We have covered the types of health insurance options that are available to you after the divorce but for the sake of being very clear, I wanted to describe the plans in somewhat greater detail before we conclude today's blog post. I am not a health or health insurance expert, but I can give you information based on my experiences in practicing law and helping families get through divorces here in Texas. 

If your employer offers a group policy, then you should look into the availability and costs for you. Because many employers shoulder part of the burden of paying for the plan premiums this may end up being the best option for you in terms of cost. Since your children are likely still on the health insurance plan of your ex-spouse your rate for health insurance will probably be more reasonable than you otherwise would have expected were your children included in the premium. You can request a quote for the premium in writing and can review your options by comparing the different plans that are available to you after your divorce has come to an end.

COBRA allows you to remain on your ex-spouse's health insurance plan for a limited period after the divorce. This may be the best plan for you considering that you may have a chronic medical condition that requires you to receive consistent care period the last thing that you will want to see happen to you after a divorce is for there to be an interruption in your health insurance which harmed your short- and long-term well-being. Cobra may be the most expensive option listed here but it may be the best for you when considering all of your circumstances.

Medicaid is typically a program made available to children and their single mothers who cannot afford to pay for private health insurance. Having Medicaid allows you to see a primary care doctor, have prescriptions filled, and receive other types of secondary care. Texas has its laws on eligibility for Medicaid that you should investigate while your divorce is ongoing. It may surprise you that you are eligible for Medicaid when you previously believed that you were not.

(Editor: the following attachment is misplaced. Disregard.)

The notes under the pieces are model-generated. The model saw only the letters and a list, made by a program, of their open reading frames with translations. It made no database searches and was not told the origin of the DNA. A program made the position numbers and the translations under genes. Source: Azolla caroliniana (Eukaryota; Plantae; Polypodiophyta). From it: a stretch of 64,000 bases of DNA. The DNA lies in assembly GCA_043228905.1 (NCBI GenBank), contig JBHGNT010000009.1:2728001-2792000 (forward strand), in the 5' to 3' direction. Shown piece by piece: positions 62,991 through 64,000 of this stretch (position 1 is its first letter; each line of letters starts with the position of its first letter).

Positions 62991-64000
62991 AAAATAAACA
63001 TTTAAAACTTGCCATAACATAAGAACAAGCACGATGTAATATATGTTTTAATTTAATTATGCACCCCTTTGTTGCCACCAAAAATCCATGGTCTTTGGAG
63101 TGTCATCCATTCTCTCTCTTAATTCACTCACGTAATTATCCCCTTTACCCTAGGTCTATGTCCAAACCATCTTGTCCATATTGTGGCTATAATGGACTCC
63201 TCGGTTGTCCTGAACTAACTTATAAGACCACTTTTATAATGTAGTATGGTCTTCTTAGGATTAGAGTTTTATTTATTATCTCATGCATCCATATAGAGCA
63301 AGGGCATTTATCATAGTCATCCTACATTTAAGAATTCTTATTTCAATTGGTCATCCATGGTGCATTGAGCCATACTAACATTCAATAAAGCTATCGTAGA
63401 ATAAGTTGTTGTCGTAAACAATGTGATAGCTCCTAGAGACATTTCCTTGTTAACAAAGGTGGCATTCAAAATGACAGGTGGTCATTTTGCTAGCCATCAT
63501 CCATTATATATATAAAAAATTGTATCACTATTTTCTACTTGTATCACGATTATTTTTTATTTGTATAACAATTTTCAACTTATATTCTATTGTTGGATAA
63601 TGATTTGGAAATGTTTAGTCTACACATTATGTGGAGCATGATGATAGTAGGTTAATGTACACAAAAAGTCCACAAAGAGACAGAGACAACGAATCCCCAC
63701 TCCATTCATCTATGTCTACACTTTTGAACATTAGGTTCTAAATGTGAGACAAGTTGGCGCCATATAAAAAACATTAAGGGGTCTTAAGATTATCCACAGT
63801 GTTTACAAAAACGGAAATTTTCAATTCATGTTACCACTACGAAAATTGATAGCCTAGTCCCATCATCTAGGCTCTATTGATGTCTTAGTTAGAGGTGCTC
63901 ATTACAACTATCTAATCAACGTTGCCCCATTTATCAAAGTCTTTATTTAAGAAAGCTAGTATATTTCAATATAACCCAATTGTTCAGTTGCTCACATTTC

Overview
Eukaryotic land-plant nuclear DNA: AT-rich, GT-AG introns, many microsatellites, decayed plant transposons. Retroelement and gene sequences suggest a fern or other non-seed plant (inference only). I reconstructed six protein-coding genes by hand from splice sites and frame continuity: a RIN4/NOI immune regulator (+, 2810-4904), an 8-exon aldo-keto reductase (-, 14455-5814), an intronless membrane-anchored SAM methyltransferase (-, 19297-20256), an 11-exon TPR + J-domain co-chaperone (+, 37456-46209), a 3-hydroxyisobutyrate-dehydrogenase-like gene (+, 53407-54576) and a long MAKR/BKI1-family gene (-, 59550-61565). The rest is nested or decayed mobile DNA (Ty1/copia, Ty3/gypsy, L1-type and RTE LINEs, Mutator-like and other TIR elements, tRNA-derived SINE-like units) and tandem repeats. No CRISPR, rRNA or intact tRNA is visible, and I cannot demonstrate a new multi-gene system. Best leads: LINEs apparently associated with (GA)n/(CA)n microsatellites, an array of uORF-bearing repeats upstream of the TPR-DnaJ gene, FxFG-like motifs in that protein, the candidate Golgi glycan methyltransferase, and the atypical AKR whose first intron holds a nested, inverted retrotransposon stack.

Finally, Medicare is typically an option for senior citizens as well as persons who are receiving Social Security Disability Insurance. While eligibility for Medicare may be a hindrance for you it is still an option worth looking into. Those of you who are going through a golden year’s divorce may be eligible for Medicare and you did not even know it. Make sure that you write down questions that you may have about eligibility under any of these plans so that you can ask representatives on the phone about your options moving forward once your divorce has come to an end.

Questions about the material contained in today's blog post? Contact the Law Office of Bryan Fagan

if you have any questions about the material contained in today's blog post, please do not hesitate to contact the Law Office of Bryan Fagan. Our licensed family law attorneys offer free-of-charge consultations six days a week in person, over the phone, and via video. These consultations are a great way for you to learn more about the world of Texas family law as well as about how your family circumstances may be impacted by the filing of a divorce or child custody case.